###

Dinar, Schwabe and Baerenklau are available for media interviews on urban water management. They can expand on what the workshop delivered and discuss plans at the WSPC aimed at addressing California's drought and water crisis:

Ariel Dinar specializes in water and environmental economics, water policy, climate change, and regional cooperation. He can be reached at (951) 827-4526 and ariel.dinar@ucr.edu.

Kurt Schwabe specializes in water economics, salinity and drainage management and policy, and alternative policy instruments. He can be reached at (951) 827-2361 and kurt.schwabe@ucr.edu.

Ken Baerenklau specializes in conservation technology adoption, water resource economics, and land use and habitat conservation. He can be reached at (951) 827-2628 and ken.baerenklau@ucr.edu.

The University of California, Riverside (http://www.ucr.edu) is a doctoral research university, a living laboratory for groundbreaking exploration of issues critical to Inland Southern California, the state and communities around the world. Reflecting California's diverse culture, UCR's enrollment has exceeded 21,000 students. The campus opened a medical school in 2013 and has reached the heart of the Coachella Valley by way of the UCR Palm Desert Center. The campus has an annual statewide economic impact of more than $1 billion. A broadcast studio with fiber cable to the AT&T Hollywood hub is available for live or taped interviews. UCR also has ISDN for radio interviews. To learn more, call (951) UCR-NEWS.

Iqbal Pittalwala | Eurek Alert!

Further reports about: Riverside UCR Water agencies stresses water conservation water management

More articles from Seminars Workshops:

nachricht Bio-based films suitable for industrial use
08.06.2015 | Fraunhofer-Institut für Angewandte Polymerforschung IAP

nachricht EMBO-Workshop on SMC proteins at the IMP Vienna
12.05.2015 | IMP - Forschungsinstitut für Molekulare Pathologie GmbH

All articles from Seminars Workshops >>>

The most recent press releases about innovation >>>

Die letzten 5 Focus-News des innovations-reports im Überblick:

Im Focus: Quantum Matter Stuck in Unrest

Using ultracold atoms trapped in light crystals, scientists from the MPQ, LMU, and the Weizmann Institute observe a novel state of matter that never thermalizes.

What happens if one mixes cold and hot water? After some initial dynamics, one is left with lukewarm water—the system has thermalized to a new thermal...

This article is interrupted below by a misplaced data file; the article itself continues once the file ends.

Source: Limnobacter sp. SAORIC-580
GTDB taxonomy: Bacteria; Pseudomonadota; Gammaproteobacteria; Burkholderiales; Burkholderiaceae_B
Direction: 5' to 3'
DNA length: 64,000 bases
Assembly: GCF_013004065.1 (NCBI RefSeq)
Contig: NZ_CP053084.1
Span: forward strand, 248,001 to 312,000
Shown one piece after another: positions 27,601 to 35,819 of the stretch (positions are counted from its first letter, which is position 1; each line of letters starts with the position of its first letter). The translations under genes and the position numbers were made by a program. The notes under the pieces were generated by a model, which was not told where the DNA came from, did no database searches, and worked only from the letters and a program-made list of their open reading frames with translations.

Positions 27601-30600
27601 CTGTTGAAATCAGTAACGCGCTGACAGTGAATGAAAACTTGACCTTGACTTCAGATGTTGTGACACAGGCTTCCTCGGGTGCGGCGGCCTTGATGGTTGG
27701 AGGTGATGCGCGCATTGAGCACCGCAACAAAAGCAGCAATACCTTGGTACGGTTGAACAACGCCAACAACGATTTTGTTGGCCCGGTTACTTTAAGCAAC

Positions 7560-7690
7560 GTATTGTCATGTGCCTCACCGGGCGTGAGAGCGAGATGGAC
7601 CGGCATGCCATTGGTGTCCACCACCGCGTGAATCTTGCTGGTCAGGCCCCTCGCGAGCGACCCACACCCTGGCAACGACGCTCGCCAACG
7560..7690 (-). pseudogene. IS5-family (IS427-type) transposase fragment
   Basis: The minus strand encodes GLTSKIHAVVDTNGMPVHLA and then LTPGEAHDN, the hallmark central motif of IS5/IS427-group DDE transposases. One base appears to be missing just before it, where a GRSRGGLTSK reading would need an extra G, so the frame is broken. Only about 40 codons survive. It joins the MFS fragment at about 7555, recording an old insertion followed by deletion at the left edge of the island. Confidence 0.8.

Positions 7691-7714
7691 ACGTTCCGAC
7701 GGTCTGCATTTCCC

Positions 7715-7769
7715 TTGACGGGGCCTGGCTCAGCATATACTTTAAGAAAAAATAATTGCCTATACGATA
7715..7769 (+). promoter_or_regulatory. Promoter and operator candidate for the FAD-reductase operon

Im Focus: On the crest of the wave: Electronics on a time scale shorter than a cycle of light

Physicists from Regensburg and Marburg, Germany have succeeded in taking a slow-motion movie of speeding electrons in a solid driven by a strong light wave. In the process, they have unraveled a novel quantum phenomenon, which will be reported in the forthcoming edition of Nature.

The advent of ever faster electronics featuring clock rates up to the multiple-gigahertz range has revolutionized our day-to-day life. Researchers and...

Im Focus: Superfast fluorescence sets new speed record

Plasmonic device has speed and efficiency to serve optical computers

Researchers have developed an ultrafast light-emitting device that can flip on and off 90 billion times a second and could form the basis of optical computing.

Im Focus: Unlocking the rice immune system

Joint BioEnergy Institute study identifies bacterial protein that is key to protecting rice against bacterial blight

A bacterial signal that when recognized by rice plants enables the plants to resist a devastating blight disease has been identified by a multi-national team...

Im Focus: Smarter window materials can control light and energy

Researchers in the Cockrell School of Engineering at The University of Texas at Austin are one step closer to delivering smart windows with a new level of energy efficiency, engineering materials that allow windows to reveal light without transferring heat and, conversely, to block light while allowing heat transmission, as described in two new research papers.

By allowing indoor occupants to more precisely control the energy and sunlight passing through a window, the new materials could significantly reduce costs for...

All Focus news of the innovation-report >>>

Anzeige

Anzeige

Event News

3rd Euro Bio-inspired - International Conference and Exhibition on Bio-inspired Materials

23.07.2015 | Event News

Clash of Realities – International Conference on the Art, Technology and Theory of Digital Games

10.07.2015 | Event News

World Conference on Regenerative Medicine in Leipzig: Last chance to submit abstracts until 2 July

25.06.2015 | Event News

 
Latest News

Tool making and additive technology exhibition: Fraunhofer IPT at Formnext

31.07.2015 | Trade Fair News

First Siemens-built Thameslink train arrives in London

31.07.2015 | Transportation and Logistics

California 'rain debt' equal to average full year of precipitation

31.07.2015 | Physics and Astronomy

VideoLinks
B2B-VideoLinks
More VideoLinks >>>